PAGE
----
Operation for Cancer in Aged Persons
Boston Medical and Surgical Journal
at a late meeting of the Medical Society of London, the following case :-W. M-, aged 68, a tall, wellbuilt, bony man, an agricultural laborer from Essex, had suffered for two years from an epithelial cancer of the hand, which commenced as a warty scale upon the thumb. This had progressed in spite of all treatment, until when he came under my care at the Cancer Hospital, Dec. 3, 1852 ; I found the thumb and forefinger separating by ulcération, and the disease extending across the whole of the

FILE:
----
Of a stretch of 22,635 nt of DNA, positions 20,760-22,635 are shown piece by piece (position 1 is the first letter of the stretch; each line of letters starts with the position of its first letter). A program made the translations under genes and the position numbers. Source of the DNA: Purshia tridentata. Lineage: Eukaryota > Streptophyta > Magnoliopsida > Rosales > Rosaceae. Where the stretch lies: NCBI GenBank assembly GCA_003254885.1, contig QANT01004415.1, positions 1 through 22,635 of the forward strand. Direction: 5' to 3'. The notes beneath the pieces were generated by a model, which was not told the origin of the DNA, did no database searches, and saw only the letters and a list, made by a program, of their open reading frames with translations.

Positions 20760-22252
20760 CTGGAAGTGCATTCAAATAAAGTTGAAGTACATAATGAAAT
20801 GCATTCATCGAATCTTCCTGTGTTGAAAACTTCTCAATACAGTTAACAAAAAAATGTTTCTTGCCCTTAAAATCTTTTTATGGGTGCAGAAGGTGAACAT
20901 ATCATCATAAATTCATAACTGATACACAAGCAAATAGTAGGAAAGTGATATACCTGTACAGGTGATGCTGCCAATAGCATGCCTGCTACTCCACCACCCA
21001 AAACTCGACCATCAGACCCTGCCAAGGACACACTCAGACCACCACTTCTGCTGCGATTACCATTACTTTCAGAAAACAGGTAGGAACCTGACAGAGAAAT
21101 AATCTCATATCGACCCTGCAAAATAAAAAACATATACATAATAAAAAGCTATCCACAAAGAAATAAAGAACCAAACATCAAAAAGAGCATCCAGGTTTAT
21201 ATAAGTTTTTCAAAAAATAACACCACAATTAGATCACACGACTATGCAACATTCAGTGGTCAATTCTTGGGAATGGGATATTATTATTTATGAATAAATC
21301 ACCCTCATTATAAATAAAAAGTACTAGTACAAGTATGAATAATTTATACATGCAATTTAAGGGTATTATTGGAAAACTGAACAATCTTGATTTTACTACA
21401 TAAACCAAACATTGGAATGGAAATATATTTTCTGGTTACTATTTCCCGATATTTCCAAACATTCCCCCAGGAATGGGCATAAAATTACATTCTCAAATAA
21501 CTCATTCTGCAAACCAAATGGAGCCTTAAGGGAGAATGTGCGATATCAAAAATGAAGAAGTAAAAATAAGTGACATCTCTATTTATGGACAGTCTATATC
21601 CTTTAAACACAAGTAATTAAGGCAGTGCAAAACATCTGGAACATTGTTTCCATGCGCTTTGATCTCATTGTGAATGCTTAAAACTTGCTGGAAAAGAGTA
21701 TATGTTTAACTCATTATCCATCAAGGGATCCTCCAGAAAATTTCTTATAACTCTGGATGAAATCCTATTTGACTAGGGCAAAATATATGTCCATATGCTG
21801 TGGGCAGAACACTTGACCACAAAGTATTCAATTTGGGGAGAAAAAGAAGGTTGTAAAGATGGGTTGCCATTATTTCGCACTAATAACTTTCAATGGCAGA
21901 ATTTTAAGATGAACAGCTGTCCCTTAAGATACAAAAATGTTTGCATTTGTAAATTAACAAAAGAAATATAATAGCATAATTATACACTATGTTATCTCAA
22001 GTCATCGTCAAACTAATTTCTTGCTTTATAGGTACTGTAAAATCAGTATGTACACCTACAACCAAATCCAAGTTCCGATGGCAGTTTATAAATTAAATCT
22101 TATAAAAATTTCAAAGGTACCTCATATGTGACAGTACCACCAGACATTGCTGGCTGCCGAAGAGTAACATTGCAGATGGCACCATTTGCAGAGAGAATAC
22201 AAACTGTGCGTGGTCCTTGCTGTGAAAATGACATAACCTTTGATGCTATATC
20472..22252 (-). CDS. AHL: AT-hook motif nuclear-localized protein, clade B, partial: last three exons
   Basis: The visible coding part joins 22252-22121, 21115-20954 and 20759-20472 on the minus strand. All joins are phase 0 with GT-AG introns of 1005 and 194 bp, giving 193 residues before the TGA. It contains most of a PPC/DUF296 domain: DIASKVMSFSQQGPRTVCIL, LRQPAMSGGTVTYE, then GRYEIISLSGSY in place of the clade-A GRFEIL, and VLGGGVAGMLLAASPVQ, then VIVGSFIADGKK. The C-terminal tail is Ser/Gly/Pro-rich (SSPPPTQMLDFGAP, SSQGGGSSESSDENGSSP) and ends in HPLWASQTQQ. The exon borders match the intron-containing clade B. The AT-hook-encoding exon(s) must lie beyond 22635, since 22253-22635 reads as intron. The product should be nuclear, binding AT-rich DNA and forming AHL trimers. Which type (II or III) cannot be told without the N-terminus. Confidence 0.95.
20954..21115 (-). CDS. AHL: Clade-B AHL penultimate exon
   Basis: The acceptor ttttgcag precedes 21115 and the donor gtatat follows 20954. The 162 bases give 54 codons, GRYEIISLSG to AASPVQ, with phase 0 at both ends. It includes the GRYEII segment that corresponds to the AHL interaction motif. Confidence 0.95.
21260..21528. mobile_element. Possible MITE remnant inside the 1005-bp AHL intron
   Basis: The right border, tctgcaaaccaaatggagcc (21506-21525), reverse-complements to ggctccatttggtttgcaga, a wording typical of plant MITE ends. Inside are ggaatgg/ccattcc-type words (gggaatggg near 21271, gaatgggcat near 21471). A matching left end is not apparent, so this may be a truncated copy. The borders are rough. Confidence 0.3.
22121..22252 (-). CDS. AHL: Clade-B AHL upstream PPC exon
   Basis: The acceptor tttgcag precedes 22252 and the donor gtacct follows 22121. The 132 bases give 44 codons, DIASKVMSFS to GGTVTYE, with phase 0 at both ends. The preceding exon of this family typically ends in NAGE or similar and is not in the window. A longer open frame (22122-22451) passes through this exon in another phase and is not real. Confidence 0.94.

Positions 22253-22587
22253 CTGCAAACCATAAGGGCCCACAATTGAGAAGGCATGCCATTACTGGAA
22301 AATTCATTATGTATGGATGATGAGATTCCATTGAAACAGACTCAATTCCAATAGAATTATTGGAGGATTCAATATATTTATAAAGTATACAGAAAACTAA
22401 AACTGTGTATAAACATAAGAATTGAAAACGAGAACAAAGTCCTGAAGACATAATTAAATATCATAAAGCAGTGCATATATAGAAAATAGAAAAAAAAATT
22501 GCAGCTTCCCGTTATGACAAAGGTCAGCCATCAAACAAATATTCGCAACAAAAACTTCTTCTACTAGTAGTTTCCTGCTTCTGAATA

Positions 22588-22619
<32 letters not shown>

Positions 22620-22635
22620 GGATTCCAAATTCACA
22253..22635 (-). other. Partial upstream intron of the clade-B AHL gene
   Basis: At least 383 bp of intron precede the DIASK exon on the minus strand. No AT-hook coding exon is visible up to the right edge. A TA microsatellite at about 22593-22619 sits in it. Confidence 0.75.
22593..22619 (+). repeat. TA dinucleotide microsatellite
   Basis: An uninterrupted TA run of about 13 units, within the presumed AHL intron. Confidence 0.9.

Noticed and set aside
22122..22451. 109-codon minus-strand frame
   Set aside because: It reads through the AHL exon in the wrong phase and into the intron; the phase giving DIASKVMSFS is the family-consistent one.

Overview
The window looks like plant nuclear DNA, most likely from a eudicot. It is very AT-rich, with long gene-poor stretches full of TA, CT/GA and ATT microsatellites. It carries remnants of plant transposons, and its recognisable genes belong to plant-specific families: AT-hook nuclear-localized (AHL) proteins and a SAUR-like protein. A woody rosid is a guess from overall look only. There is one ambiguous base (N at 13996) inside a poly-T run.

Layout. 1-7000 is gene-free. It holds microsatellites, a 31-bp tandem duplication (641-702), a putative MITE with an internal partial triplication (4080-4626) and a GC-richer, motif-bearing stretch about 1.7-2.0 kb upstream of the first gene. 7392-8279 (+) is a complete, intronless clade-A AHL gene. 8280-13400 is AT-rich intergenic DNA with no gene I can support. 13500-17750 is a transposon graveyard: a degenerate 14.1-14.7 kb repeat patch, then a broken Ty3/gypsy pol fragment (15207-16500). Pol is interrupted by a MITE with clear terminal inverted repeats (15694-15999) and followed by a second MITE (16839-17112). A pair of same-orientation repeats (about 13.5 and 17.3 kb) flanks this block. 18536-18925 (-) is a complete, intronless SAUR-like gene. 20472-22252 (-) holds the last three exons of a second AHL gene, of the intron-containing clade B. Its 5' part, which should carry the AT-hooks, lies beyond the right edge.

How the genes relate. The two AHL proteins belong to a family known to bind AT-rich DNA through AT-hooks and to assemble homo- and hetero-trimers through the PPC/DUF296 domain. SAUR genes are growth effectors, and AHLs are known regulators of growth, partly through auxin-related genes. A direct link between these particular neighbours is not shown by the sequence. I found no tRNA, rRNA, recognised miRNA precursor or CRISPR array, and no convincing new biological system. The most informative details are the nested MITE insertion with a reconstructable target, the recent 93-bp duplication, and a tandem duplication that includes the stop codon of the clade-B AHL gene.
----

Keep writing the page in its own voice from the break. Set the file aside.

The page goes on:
... the whole of the back of the hand. After a few days' ineffectual attempts to stay the immense purulent discharge, I, on the 22d of December, removed the forearm three inches below the elbow-joint without pain or consciousness, the chloroform having acted very kindly. The only circumstance worth remarking in the course of the operation was the tying a large patulous vein. The patient at this time was weak, had a very red, glazed tongue, with a disposition to diarrhoea. For the first week he did well, slept by means of a grain of opium at night, and took milk, wine, and fish. At this time the stump became inflamed, the stitches sloughed out, and the flaps separated. Generous diet, with porter, bark, and acid, soon set up a healthy action, and granulations began to spring up; but it was a month after the operation before the stump had quite healed. I may state as a small point of detail that I found in this case, as in others, that the ceraimti attpuula spi«td mi lint was must serviceable ¡u keeping ill« putts cool and in nice apposition. At the same time that the stump became inflamed, the right leg and foot began to swell, accompanied with considerable tenderness of the calf and along the inner side of the thigh.